The yakuza aka the Japanese mafia are quasi-legal organized crime groups in Japan. There are currently close to 80,000 members. While not illegal, the larger organized crime groups are recognized and regulated under the organized crime control laws. The groups exist out in the open with office buildings, business cards, and are celebrated in movies, comics, games and fanzines.Their primary sources of revenue are extortion, racketeering, financial fraud, blackmail, stock market manipulation, drugs, and the entertainment industry. They are called (boryokudan/violent groups) by the police. They refer to themselves as humanitarian groups aka ninkyodantai and claim to be civic organizations that preserve the peace in Japan and provide welfare to the needy. They were very active after the great Tohoku earthquake (March 11th, 2011) and did provide substantial aid to the victims of the disaster for the first few weeks immediately after the disaster. Part of this was calculate PR, part of it stemmed from a desire to live up to their carefully cultivated public image. [my emphasis]

Comedy gold, if I do say so myself.

This is also interesting because, back in 2011, I read a couple of news reports that detailed yakuza skimming money during the construction of the Daiichi plant, resulting in concrete-filled plumping, pipes that were not connected to anything, and substandard foundations. I can’t find any of those reports now, but what I have found is no less damning, which is the recruitment of unskilled and ignorant men for the unprotected work of cleaning up the Fukushima site. The reports are legion, from RT:

Revelations from a Fukushima cleanup worker-turned-whistleblower have exposed the plant’s chaotic system of subcontractors, their alleged mafia connections and the super-exploitation of indigent workers doing this dangerous work … The allegations, contained in an investigative report by Reuters, have also exposed deeply-rooted problems within Japan’s nuclear industry as a whole.

to euronews:

Shizuya Nishiyama says he’s scrubbed down radioactive hotspots in the Fukushima Daiichi nuclear plant twice:
“We’re an easy target for recruiters,” said the 57-year-old homeless man. “We turn up here with all our bags, wheeling them around and around the station and we’re easy to spot. Then they say to us: ‘are you looking for work? Are you hungry?’ And if we haven’t eaten anything, they then offer to find us a job,” said Nishiyama.

to Reuters:

…[H]omeless men were rounded up at Sendai’s train station by Sasa, then put to work clearing radioactive soil and debris in Fukushima City for less than minimum wage, according to police and accounts of those involved. The men reported up through a chain of three other companies to Obayashi, Japan’s second-largest construction company.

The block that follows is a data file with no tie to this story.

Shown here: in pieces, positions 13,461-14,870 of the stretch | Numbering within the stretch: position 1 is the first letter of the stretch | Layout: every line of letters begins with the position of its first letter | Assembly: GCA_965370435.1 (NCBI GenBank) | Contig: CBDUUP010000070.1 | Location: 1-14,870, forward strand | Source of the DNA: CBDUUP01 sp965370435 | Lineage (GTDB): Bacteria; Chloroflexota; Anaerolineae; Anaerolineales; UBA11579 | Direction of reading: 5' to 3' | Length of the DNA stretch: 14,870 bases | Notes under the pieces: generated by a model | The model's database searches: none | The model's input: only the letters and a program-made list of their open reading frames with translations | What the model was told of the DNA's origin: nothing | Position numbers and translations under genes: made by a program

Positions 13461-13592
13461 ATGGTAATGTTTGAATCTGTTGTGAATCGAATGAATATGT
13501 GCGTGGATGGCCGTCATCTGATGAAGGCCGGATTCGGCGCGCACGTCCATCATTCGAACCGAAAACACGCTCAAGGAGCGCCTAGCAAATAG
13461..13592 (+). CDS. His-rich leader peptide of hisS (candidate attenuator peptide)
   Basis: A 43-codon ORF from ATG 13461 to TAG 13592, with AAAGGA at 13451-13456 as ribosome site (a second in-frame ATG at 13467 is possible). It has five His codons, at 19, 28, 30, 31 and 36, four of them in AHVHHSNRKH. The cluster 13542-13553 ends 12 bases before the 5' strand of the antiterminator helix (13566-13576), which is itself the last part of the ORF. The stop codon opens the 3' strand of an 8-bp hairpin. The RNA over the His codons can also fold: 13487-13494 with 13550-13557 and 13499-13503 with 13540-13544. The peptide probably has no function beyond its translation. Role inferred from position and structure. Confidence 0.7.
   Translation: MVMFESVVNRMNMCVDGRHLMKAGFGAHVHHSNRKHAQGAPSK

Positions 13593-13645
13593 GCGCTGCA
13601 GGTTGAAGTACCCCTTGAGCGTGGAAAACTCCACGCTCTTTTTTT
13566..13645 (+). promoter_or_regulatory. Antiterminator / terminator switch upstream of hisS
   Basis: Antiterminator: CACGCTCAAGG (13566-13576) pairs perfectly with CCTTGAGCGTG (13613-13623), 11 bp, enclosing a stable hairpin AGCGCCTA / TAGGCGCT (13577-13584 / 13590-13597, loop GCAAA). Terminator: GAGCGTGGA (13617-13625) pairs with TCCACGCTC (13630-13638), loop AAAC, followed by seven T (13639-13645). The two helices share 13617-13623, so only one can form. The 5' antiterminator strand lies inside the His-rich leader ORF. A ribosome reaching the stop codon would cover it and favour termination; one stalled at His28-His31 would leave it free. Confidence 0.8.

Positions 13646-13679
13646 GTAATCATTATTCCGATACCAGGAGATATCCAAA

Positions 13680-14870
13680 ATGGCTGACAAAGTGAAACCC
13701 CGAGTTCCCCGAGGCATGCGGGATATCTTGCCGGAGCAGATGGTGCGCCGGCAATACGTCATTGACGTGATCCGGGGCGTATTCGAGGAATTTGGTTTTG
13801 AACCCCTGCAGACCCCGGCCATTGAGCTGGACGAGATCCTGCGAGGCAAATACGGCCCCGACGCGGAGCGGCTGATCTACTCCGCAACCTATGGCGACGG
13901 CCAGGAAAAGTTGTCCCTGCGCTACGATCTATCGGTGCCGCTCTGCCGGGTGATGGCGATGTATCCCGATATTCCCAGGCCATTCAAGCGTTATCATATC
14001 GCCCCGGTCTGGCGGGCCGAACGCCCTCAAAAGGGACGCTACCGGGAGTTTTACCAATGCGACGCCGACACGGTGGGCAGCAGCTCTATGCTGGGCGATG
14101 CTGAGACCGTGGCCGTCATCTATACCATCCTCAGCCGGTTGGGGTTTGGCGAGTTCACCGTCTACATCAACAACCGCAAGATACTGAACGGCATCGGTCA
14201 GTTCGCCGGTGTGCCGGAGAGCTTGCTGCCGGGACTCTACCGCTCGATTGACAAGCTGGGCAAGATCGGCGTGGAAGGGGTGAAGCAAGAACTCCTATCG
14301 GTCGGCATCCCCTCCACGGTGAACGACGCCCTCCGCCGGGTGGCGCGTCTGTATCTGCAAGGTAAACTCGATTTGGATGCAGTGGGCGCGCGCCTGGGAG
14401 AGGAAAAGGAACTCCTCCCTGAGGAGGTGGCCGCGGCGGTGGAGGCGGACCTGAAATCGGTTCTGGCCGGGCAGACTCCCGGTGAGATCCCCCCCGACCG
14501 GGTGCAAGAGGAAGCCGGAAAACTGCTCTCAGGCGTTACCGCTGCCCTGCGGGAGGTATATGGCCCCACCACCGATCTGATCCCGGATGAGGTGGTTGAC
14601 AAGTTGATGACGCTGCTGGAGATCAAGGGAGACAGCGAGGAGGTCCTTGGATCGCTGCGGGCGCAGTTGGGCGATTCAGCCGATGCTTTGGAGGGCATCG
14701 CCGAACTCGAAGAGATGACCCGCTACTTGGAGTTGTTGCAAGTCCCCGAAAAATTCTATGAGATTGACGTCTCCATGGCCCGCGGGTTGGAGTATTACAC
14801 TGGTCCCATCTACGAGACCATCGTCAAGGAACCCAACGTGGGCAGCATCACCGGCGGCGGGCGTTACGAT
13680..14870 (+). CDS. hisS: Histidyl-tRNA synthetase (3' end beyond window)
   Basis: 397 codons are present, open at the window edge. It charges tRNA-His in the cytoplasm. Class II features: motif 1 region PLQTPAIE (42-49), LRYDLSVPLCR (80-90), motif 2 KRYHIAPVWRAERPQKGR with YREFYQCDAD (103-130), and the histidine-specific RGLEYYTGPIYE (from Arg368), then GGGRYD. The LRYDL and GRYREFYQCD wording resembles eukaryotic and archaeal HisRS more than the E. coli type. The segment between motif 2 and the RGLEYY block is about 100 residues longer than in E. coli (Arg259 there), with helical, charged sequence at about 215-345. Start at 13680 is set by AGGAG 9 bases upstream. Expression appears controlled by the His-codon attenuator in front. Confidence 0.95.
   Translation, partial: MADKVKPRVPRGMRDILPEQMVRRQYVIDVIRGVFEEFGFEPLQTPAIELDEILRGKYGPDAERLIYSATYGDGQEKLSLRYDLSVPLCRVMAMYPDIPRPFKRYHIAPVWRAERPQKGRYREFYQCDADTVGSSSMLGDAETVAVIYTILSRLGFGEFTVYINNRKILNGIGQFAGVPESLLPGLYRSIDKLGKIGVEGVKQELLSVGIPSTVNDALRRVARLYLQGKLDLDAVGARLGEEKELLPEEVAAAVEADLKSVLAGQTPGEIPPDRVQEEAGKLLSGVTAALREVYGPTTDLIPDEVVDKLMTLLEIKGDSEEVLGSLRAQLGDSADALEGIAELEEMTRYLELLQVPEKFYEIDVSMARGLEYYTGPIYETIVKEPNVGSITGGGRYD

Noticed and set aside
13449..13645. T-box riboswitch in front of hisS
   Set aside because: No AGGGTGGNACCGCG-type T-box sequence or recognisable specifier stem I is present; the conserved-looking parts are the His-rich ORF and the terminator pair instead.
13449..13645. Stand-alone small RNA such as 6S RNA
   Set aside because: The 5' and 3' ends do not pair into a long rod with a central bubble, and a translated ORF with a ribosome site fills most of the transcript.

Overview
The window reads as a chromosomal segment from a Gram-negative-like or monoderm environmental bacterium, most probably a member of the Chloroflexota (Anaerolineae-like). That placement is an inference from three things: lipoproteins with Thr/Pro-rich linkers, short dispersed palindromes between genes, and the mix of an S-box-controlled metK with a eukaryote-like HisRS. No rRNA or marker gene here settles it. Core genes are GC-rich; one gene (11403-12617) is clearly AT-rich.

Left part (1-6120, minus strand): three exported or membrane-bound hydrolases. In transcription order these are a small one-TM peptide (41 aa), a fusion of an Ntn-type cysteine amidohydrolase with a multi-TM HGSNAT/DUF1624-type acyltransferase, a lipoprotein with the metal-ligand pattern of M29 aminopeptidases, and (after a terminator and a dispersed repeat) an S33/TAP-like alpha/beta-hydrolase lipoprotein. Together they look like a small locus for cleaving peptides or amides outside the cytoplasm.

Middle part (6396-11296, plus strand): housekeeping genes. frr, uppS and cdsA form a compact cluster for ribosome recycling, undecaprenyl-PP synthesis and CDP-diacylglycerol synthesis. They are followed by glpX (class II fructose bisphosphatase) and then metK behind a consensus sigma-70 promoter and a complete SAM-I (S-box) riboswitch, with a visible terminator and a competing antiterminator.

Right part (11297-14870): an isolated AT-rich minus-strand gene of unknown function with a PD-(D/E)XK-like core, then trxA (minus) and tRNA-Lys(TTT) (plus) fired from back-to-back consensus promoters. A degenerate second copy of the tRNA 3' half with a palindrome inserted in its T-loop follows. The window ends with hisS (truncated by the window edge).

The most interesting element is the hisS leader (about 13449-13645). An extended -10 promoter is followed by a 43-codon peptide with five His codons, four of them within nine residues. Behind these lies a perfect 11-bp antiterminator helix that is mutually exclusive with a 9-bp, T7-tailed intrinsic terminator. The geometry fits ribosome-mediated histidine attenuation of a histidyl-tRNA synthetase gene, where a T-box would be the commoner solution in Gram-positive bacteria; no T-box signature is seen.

Obayashi, which is one of more than 20 major contractors involved in government-funded radiation removal projects, has not been accused of any wrongdoing. But the spate of arrests has shown that members of Japan’s three largest criminal syndicates – Yamaguchi-gumi, Sumiyoshi-kai and Inagawa-kai – had set up black-market recruiting agencies under Obayashi.

Reuters also found five firms working for the Ministry of Environment that could not be identified. They had no construction ministry registration, no listed phone number or website, and Reuters could not find a basic corporate registration disclosing ownership. There was also no record of the firms in the database of Japan’s largest credit research firm, Teikoku Databank.

Falsifying of records, insufficient radiation protection, skimming paycheques, pressganging the homeless and ignorant. To what level will these “humanitarian” “welfare” groups not stoop?

We have always believed that the Japanese are somehow the most civilised race in Asia. They’re innovative, cultured, mannered. They invented sushi, for cryin’ out loud! But if Fukushima shows us anything–besides the horrendous cost of nuclear enery generation–it’s that Japan’s “culture” masks a terrible and ruthless mechanism of exploitation and banditry. And I’m not even getting into their well-entrenched chauvinism. If do-gooders believe that it is in the planet’s best interests to turn their self-righteousness on the Philippines, China and Central Europe, then it follows that they must examine Japan more closely. The Yakuza are a plague that have infiltrated all levels of Japan’s economy and ignoring them is turning a blind eye to utter criminality and wholesale exploitation.

In the aftermath of Fukushima, we must shine a light on the Yakuza and the atrocities they’ve committed in the name of “welfare” and “humanitarianism”. To be honest, up till now, it hasn’t bothered me that the East Asian country is nothing but an outpost of malfeasance. But the effects of such behaviour are now affecting the rest of the world. Time to examine the most consistently admired nation in Asia a bit more closely, I think.

© KS Augustin, 2017